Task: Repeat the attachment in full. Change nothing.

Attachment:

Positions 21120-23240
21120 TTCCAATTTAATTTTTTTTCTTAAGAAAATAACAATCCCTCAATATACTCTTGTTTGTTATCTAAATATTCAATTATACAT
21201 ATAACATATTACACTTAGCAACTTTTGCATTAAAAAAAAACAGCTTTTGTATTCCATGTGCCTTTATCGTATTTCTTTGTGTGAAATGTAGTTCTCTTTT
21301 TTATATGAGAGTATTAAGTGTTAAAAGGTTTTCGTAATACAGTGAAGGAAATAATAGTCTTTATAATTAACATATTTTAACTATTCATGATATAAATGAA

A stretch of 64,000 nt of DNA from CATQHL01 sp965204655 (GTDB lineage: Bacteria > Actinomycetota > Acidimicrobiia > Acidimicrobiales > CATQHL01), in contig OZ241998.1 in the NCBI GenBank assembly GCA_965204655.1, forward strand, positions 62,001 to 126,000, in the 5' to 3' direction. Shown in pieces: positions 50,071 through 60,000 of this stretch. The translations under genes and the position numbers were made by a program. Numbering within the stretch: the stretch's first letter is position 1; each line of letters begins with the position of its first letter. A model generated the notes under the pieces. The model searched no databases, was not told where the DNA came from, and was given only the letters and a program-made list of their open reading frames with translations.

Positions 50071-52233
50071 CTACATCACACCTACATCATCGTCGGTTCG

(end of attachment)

Positions 21120-23240
21120 TTCCAATTTAATTTTTTTTCTTAAGAAAATAACAATCCCTCAATATACTCTTGTTTGTTATCTAAATATTCAATTATACAT
21201 ATAACATATTACACTTAGCAACTTTTGCATTAAAAAAAAACAGCTTTTGTATTCCATGTGCCTTTATCGTATTTCTTTGTGTGAAATGTAGTTCTCTTTT
21301 TTATATGAGAGTATTAAGTGTTAAAAGGTTTTCGTAATACAGTGAAGGAAATAATAGTCTTTATAATTAACATATTTTAACTATTCATGATATAAATGAA

A stretch of 64,000 nt of DNA from CATQHL01 sp965204655 (GTDB lineage: Bacteria > Actinomycetota > Acidimicrobiia > Acidimicrobiales > CATQHL01), in contig OZ241998.1 in the NCBI GenBank assembly GCA_965204655.1, forward strand, positions 62,001 to 126,000, in the 5' to 3' direction. Shown in pieces: positions 50,071 through 60,000 of this stretch. The translations under genes and the position numbers were made by a program. Numbering within the stretch: the stretch's first letter is position 1; each line of letters begins with the position of its first letter. A model generated the notes under the pieces. The model searched no databases, was not told where the DNA came from, and was given only the letters and a program-made list of their open reading frames with translations.

Positions 50071-52233
50071 CTACATCACACCTACATCATCGTCGGTTCG